Olives that are harvested when the fruit has reached its full size and before it starts turning to a dark colour. The fruit usually turns green to a straw- green colour before darkening (green ripe)
Olives that have turned from green to rose, wine rose or brown colour ,prior to turning to the black or dark purple colour of full-ripeness
Olives that are harvested when fully –ripe, or just before full ripeness. The colour may vary from black, violet, greenish black or deep chestnut depending on the variety, region and time of harvesting.
Fruit harvested when not fully ripe and then blackened by oxidation and debittered by lye treatment. The olives are canned and sterilised
ne average-sized olive without stuffing contains only 4Kcal. Stuffed olives contain 7 to 20 Kcal. So you won’t be consuming large amounts of calories from olives unless you’re eating a lot of them (to put things in perspective, one serving of ice cream contains 350Kcal). Furthermore, dietology uses the concepts of “useful” and “empty” calories.
Empty calories are converted to fat, while useful calories are absorbed by the body, help one’s metabolism, and leave the body without much trouble. Olives have little competition in terms of the amount of “useful” calories inside: they contain more than 100 beneficial substances, many of which are absent in the daily diet.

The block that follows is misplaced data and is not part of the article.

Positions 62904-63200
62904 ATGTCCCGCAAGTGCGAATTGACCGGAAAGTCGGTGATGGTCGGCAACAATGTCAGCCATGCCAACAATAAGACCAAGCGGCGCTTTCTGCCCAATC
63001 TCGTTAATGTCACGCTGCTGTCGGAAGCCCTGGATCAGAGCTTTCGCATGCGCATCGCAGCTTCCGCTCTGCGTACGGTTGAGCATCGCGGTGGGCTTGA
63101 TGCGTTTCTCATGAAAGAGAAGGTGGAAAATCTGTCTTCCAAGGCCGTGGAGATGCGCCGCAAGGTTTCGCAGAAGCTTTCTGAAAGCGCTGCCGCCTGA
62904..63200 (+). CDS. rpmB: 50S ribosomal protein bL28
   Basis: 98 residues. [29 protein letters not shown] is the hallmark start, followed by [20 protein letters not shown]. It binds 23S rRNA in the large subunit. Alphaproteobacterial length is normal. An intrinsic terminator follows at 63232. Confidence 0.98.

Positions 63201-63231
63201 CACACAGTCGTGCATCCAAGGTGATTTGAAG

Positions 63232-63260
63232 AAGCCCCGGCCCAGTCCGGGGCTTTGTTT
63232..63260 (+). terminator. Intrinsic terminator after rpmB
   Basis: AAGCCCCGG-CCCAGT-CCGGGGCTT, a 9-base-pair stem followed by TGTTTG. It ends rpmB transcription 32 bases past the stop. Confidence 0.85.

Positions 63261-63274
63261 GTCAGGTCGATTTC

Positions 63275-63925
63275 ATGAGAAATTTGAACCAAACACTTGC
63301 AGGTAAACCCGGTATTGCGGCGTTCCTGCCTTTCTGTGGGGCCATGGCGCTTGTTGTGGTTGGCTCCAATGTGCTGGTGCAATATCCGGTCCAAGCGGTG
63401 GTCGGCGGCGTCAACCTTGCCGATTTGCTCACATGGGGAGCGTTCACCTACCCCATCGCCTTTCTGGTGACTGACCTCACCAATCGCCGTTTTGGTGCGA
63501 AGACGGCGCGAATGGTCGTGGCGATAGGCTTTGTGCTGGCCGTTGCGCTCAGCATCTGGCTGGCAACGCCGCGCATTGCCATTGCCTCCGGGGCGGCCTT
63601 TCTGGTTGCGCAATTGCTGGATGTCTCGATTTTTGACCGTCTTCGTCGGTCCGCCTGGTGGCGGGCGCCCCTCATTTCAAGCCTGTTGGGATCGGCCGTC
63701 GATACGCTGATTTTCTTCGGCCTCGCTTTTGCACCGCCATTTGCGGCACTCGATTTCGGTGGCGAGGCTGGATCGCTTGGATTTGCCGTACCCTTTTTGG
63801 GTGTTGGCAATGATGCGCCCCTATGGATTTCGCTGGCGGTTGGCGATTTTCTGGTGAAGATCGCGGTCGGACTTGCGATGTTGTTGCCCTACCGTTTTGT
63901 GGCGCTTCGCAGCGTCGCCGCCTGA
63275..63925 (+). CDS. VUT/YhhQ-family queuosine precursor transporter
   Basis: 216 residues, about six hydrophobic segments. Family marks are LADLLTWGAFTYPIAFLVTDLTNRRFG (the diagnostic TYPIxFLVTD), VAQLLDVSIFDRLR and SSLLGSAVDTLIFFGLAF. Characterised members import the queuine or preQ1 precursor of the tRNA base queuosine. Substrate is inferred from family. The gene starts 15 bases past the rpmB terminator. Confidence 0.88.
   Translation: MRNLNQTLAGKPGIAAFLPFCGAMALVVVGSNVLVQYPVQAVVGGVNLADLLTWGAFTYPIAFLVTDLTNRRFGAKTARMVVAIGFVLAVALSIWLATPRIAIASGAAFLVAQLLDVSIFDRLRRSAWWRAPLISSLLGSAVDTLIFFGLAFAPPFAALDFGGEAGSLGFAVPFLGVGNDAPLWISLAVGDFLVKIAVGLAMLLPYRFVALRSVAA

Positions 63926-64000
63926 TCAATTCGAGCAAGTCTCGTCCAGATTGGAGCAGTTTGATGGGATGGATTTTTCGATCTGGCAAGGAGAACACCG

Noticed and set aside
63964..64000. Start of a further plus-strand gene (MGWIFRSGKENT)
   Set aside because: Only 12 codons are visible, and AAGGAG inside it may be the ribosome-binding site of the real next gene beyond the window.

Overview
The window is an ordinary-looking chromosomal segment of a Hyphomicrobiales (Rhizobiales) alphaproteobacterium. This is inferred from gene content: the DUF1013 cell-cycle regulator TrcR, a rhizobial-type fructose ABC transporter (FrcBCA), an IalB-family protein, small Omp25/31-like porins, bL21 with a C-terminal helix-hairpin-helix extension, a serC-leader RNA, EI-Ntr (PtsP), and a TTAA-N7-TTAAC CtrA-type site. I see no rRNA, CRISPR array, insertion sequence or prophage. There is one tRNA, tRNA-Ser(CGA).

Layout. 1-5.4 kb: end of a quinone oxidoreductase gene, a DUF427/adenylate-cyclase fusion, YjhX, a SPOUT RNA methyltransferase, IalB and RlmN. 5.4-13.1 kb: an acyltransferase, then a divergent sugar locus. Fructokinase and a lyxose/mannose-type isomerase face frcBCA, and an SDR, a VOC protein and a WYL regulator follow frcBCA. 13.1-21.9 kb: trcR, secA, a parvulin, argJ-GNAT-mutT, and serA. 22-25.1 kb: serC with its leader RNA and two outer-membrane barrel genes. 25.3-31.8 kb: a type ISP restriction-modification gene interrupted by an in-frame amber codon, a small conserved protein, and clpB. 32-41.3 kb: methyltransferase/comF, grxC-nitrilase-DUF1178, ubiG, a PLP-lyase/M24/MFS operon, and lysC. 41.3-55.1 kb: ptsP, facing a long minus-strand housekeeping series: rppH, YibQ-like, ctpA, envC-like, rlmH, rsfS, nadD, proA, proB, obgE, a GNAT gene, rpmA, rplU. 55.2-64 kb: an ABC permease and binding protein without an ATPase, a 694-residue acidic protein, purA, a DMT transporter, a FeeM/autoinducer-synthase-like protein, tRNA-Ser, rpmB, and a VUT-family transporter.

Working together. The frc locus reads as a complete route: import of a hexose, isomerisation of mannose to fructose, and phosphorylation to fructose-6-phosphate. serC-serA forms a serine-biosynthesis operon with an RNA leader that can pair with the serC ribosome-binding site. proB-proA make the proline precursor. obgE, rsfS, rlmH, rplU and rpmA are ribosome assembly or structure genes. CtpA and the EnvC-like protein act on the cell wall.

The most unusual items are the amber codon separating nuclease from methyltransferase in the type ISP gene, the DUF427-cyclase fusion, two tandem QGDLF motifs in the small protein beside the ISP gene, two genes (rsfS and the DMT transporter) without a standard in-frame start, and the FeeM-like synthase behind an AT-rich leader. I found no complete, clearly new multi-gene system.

3 years if stored in a glass container, or 2 years if stored in a tin one.
After their container is opened, olives can remain in the marinating liquid for several weeks without getting spoiled, but only if they are stored in non-metallic ware.
Allowed additives are prescribed in the directives of the EU, developed by an international committee of experts on food additives. These additives are not harmful to anyone’s health. For instance, pectines and alginates purify the body of toxins; sweeteners, which replace sugar, are vital to those suffering from diabetes, obesity, as well as for those who like to stay and in shape and count calories.
Black olives are processed with ferrous gluconate – a food additive with code E 579. Its function is to maintain the color of the olives. The maximum level of this additive, measured by mg of iron per 1kg of olives, is 150mg. Black olives have another additive with similar qualities – E 585 Ferrous lactate. Both additives are allowed for use in food products.
There are three traditional methods for processing table olives:
Spanish Style : Green olives that are treated with Caustic soda to accelerate the process of debittering, and placed in brine to undergo the fermentation process.
Green Style : Ripe (black) olives are placed in a brine solution to undergo the fermentation process. The olives are sometimes slit before processing to increase the speed of debittering. This is unnecessary if the olives are not needed quickly. The slit may become an entry point for spoilage bacteria that soften the flesh.
Oxidised Style : Turning colour olives are treated with Caustic soda and then oxidized by injecting pressurised air into the water. This Caustic soda and oxidation process is repeated up to 5 times. The pitch black colour is then stabilised by treatment with a weak solution of ferrous gluconate.
NB. This industrial method is not suitable for home processing
Salt Dried Black : Over- ripe, often soft, shriveled olives are placed in a container in layers alternating with rock salt. The olives dehydrate, retain some bitterness and have a fruity flavour.